Fri, Jun 16, 2017 - Page 4 News List

Papers tossed out of car turn out to be US dollar bills

POPULAR DESTINATION:Zaociao Township residents have been complanining about people coming to the area to see the local scenery, causing overcrowding and congestion

By Hsu Chan-yi and Jake Chung  /  Staff reporter, with staff writer

Chou Chih-chiang, right, hands over the US currency he found to a police officer in Miaoli County on Tuesday.

Photo: Hsu Chan-i, Taipei Times

What was thought to be joss paper tossed out of a moving car in Miaoli County’s Zaociao Township (造橋) turned out to be large-denomination US dollar bills, said Zaociao Mayor Huang Chun-te’s (黃純德) chauffeur, Chou Chih-chiang (周志強).

Chou said he was waiting near Lu Chih Restaurant as Huang took part in a video shoot to promote the local scenery, especially blossoming royal poinciana near the railway line behind the restaurant.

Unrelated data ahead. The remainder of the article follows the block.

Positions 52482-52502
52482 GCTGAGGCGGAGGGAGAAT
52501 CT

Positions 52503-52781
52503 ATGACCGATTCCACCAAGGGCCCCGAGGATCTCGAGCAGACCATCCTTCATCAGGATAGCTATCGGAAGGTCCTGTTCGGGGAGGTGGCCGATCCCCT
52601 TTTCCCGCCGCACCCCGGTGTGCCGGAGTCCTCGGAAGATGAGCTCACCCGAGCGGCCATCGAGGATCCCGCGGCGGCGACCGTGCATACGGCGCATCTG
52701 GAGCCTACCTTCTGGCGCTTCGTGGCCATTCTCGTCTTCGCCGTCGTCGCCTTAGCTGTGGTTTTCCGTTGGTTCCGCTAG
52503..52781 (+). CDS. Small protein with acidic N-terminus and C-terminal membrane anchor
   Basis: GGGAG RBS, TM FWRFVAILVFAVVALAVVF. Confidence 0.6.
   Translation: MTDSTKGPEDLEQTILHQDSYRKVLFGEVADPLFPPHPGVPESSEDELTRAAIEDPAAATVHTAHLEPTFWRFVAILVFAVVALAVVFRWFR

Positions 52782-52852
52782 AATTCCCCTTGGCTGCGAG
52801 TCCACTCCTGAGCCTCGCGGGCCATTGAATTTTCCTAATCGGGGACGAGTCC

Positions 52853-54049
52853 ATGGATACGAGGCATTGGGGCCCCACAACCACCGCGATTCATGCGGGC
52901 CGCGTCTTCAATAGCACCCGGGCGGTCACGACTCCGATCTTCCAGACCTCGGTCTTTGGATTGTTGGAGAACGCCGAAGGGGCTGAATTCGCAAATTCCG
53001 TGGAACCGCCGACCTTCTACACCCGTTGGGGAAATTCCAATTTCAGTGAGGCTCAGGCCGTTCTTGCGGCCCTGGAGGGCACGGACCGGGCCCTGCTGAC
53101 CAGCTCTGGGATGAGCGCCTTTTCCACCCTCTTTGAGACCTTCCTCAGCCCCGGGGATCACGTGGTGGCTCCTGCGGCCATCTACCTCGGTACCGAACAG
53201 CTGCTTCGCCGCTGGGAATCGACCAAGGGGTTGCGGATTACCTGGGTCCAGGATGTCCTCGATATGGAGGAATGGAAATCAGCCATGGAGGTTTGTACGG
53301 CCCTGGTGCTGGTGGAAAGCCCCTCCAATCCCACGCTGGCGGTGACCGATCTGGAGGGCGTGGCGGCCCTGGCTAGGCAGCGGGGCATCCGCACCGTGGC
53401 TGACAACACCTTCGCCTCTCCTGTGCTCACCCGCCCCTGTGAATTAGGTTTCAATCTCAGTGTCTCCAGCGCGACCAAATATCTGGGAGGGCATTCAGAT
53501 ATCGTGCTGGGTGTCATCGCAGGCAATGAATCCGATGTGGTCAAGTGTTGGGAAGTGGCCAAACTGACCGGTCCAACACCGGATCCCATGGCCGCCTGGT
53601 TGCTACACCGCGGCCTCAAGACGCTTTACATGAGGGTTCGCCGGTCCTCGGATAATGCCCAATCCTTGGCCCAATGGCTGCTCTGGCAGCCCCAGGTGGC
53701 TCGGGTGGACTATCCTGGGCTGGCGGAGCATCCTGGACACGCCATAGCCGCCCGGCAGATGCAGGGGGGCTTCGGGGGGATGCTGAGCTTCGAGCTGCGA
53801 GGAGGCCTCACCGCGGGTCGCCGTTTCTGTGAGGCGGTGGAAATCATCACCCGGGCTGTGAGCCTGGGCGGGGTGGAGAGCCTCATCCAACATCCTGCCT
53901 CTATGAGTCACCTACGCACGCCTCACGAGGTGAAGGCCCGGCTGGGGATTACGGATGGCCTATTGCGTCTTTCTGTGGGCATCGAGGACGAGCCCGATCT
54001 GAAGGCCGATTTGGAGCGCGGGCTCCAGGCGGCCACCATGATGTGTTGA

The scenery is considered to be unique and the township is a popular destination for photography enthusiasts.

However, local residents have been complaining about overcrowding in the area, as the road in front of the restaurant is narrow and is often congested due to people coming to see the scenery, he said.

Pedestrians are at risk as well, as some drivers suddenly stop in the middle of the road to look at the scenery, Chou said.

Chou said he was using his smartphone when a car passed by him and he saw pieces of paper being thrown out of one of its windows.

He said he thought it was an act of protest in which people fling joss paper.

However, Chou said he found out that the papers were 12 US dollar banknotes amounting to US$610.

Chou said he did not know if the person in the car had accidentally dropped the money or had intended to spread money around, adding that he delivered the money to Zaociao Police Station.

The station said it would post a public notice so that the person who lost the money can claim it.

Flinging joss paper as a form of protest connotes the wish that someone would suffer a sudden death. Joss paper, most often seen at funerals or during Tomb Sweeping Day, is closely connected to the afterlife.

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